The only problem with "Cyndi Lauper in Paris" (HBO, tonight at 10) is that Lauper doesn't get to show her true colors often enough. Though she's wisely putting some distance between her origins as a carrot-topped zany given to bag lady fashions and her future as a mainstream pop singer, Lauper is apparently not quite sure her fans are ready to follow her. Thus she vacillates in this hour-long concert, filmed at Le Zenith theater in Paris, between her hyperkinetic Betty Boop persona and her far more rewarding new self. It's as though she's switching from helium to oxygen.
In performance, some of the songs that seemed wimpy and ineffective on Lauper's second solo album gain a new edge and urgency. "Boy Blue," about a young friend's death, is framed in genuinely wrenching emotions rather than mere showmanship; "Change of Heart" is poignant if a bit dragged out; "Iko Iko" is more fluid and playful. Even Lauper's remake of Marvin Gaye's classic "What's Goin' On" seems more assured, less nasal and histrionic.
The breakthrough hits from her debut album are generally well served up, particularly the reflective "All Through the Night" and the punchy "Money Changes Everything." But one of her best tunes, "Time After Time," seems tired and a tad flat; this is also true of the choppy "She Bop" and of "Girls Just Want to Have Fun," which just doesn't seem all that much fun anymore.
Because she made her initial reputation, at least in part, via goofy stage antics, Lauper seems to feel a need to occupy every space at once. She never meets a spot she can stand still on, and her tendency to bounce around, arms whirling, adrenalin rushing, sometimes works against her material. It's as if Lauper can't decide whether to be a singer or a go-go dancer, which is what she looks like toward the end of the concert, having stripped down to what looks like a cross between miniskirt and girdle.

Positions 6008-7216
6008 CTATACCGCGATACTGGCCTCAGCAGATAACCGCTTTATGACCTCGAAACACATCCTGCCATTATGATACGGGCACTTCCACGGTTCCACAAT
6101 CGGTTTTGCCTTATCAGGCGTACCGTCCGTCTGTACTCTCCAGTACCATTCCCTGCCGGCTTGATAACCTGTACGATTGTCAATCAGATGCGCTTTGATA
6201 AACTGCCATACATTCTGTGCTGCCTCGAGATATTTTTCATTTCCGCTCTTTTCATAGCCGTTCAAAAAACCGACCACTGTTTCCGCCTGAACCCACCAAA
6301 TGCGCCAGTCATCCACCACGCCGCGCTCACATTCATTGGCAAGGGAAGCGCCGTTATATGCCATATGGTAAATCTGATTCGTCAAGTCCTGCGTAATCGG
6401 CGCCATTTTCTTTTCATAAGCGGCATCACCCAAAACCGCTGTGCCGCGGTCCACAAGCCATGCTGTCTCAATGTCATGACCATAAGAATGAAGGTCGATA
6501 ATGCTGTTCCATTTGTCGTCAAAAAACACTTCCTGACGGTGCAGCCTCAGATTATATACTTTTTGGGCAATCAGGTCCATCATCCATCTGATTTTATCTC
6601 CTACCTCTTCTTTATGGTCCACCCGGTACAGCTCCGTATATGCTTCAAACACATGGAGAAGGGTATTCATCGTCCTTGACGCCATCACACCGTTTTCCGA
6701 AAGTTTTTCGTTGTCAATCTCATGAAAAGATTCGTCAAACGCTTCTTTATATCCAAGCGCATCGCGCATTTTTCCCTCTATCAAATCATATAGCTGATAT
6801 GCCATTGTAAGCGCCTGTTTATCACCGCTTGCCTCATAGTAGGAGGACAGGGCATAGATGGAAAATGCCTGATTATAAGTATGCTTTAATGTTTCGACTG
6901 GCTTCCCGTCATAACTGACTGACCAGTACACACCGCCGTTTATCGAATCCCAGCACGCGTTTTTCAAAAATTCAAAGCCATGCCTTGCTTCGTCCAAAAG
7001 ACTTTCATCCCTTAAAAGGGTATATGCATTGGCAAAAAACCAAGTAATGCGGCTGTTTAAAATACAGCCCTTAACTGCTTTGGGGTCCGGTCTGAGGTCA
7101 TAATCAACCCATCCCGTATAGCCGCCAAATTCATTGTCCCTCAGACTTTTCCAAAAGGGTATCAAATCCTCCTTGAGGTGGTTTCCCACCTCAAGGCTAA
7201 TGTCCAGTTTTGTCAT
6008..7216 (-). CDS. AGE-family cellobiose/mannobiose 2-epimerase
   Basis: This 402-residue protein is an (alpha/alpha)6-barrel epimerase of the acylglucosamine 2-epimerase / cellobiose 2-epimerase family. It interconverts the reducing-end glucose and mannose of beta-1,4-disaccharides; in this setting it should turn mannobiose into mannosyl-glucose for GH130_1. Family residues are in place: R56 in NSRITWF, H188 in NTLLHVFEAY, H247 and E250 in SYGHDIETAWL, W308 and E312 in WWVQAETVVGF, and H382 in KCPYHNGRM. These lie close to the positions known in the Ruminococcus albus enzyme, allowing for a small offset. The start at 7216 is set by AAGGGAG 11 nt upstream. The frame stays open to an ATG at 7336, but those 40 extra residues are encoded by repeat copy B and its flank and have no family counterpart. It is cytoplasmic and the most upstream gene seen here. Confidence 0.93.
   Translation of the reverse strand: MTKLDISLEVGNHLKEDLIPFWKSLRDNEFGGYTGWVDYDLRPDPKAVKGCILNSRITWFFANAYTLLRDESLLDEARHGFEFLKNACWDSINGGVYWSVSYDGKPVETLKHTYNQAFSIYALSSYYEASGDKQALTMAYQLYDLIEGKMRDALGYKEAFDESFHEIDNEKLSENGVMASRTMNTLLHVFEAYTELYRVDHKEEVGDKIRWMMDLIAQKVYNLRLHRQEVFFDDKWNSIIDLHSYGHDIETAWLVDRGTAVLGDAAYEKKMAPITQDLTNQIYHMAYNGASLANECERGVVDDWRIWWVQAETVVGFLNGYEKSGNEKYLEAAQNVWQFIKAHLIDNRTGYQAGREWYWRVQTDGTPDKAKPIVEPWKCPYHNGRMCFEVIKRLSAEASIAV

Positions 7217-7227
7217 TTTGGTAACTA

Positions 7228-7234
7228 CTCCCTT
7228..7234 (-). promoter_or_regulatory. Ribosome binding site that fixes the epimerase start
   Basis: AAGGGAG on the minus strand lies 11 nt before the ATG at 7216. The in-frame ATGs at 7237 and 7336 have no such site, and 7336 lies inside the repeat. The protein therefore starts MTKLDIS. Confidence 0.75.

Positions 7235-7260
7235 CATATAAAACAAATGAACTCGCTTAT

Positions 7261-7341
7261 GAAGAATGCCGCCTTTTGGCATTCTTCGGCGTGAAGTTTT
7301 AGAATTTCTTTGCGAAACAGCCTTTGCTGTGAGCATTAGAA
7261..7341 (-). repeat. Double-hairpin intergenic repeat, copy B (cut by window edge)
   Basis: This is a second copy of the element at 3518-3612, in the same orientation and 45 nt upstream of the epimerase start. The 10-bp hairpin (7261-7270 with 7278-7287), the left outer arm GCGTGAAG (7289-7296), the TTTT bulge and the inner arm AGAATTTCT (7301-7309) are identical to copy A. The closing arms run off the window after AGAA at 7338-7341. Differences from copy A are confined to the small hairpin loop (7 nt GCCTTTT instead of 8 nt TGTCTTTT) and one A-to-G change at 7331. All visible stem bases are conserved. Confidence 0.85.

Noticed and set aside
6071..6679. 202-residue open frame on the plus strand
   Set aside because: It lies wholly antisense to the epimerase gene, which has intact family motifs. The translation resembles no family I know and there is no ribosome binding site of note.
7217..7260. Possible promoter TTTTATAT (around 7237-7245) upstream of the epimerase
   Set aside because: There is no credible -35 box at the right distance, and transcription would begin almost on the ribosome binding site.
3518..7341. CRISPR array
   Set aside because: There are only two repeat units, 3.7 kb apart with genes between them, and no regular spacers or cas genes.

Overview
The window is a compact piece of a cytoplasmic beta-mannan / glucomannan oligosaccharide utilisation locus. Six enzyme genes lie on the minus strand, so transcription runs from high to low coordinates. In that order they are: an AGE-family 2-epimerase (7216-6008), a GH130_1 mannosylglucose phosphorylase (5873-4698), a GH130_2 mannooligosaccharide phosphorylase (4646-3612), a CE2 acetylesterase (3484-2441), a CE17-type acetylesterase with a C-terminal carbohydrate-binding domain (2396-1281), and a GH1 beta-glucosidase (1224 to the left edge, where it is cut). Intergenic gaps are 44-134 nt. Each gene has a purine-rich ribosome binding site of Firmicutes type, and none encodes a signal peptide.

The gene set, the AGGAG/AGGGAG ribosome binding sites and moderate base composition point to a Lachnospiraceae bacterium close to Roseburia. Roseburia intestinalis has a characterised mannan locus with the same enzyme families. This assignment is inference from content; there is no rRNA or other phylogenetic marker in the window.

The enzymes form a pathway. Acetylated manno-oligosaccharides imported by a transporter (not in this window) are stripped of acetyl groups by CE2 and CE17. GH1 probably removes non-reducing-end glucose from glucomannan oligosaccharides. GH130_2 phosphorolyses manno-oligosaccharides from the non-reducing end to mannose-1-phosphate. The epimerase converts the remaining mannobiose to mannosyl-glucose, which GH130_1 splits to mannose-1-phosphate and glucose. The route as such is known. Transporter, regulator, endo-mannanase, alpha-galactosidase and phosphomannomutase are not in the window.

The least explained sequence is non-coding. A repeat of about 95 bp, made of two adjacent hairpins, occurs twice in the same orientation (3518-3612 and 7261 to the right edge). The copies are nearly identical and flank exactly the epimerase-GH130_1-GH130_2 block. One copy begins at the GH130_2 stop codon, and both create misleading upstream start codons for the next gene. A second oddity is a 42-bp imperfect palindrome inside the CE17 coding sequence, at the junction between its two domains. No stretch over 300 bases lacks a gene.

Director Andy Morahan used 14 cameras, but while there are many angles, there's no consistent point of view. Given the MTV influence (a k a fear of projecting a fixed image onscreen for more than a second), things occasionally get disjointed, producing the visual equivalent of frantic dial-switching on a car radio. Which is too bad, because while it's clear Lauper possesses an intriguing instrument and unbounded energy, they're both a bit unfocused right now. Still, Lauper shines through just often enough, as when she sings "True Colors" at concert's end, solo, a cappella, with the full house as chorus. It's a lovely moment, and confirmation that being unusual isn't as revealing, or rewarding, as simply being good